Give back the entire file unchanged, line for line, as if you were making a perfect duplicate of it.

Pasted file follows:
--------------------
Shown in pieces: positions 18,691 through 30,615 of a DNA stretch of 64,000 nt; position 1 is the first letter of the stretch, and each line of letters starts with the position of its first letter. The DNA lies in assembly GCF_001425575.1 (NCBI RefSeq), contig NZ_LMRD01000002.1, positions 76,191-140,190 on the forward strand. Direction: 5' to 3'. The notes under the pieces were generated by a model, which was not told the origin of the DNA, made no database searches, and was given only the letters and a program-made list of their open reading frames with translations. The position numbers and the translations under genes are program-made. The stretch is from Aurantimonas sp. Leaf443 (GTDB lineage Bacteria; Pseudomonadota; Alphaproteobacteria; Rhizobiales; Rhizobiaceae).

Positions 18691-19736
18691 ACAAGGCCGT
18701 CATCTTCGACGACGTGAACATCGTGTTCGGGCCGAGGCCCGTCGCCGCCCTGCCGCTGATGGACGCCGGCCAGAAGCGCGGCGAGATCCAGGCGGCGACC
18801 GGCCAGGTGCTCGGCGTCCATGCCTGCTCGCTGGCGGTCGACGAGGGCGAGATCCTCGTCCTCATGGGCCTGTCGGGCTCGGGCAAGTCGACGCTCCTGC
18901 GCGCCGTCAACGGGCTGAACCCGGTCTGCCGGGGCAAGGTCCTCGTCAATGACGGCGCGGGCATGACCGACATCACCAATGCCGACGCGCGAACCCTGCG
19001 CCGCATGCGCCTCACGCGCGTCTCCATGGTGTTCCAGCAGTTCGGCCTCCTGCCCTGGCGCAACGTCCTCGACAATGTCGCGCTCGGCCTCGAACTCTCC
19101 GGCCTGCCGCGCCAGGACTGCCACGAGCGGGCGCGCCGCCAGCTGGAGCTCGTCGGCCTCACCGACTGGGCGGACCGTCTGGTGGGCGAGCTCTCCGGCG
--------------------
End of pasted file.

Shown in pieces: positions 18,691 through 30,615 of a DNA stretch of 64,000 nt; position 1 is the first letter of the stretch, and each line of letters starts with the position of its first letter. The DNA lies in assembly GCF_001425575.1 (NCBI RefSeq), contig NZ_LMRD01000002.1, positions 76,191-140,190 on the forward strand. Direction: 5' to 3'. The notes under the pieces were generated by a model, which was not told the origin of the DNA, made no database searches, and was given only the letters and a program-made list of their open reading frames with translations. The position numbers and the translations under genes are program-made. The stretch is from Aurantimonas sp. Leaf443 (GTDB lineage Bacteria; Pseudomonadota; Alphaproteobacteria; Rhizobiales; Rhizobiaceae).

Positions 18691-19736
18691 ACAAGGCCGT
18701 CATCTTCGACGACGTGAACATCGTGTTCGGGCCGAGGCCCGTCGCCGCCCTGCCGCTGATGGACGCCGGCCAGAAGCGCGGCGAGATCCAGGCGGCGACC
18801 GGCCAGGTGCTCGGCGTCCATGCCTGCTCGCTGGCGGTCGACGAGGGCGAGATCCTCGTCCTCATGGGCCTGTCGGGCTCGGGCAAGTCGACGCTCCTGC
18901 GCGCCGTCAACGGGCTGAACCCGGTCTGCCGGGGCAAGGTCCTCGTCAATGACGGCGCGGGCATGACCGACATCACCAATGCCGACGCGCGAACCCTGCG
19001 CCGCATGCGCCTCACGCGCGTCTCCATGGTGTTCCAGCAGTTCGGCCTCCTGCCCTGGCGCAACGTCCTCGACAATGTCGCGCTCGGCCTCGAACTCTCC
19101 GGCCTGCCGCGCCAGGACTGCCACGAGCGGGCGCGCCGCCAGCTGGAGCTCGTCGGCCTCACCGACTGGGCGGACCGTCTGGTGGGCGAGCTCTCCGGCG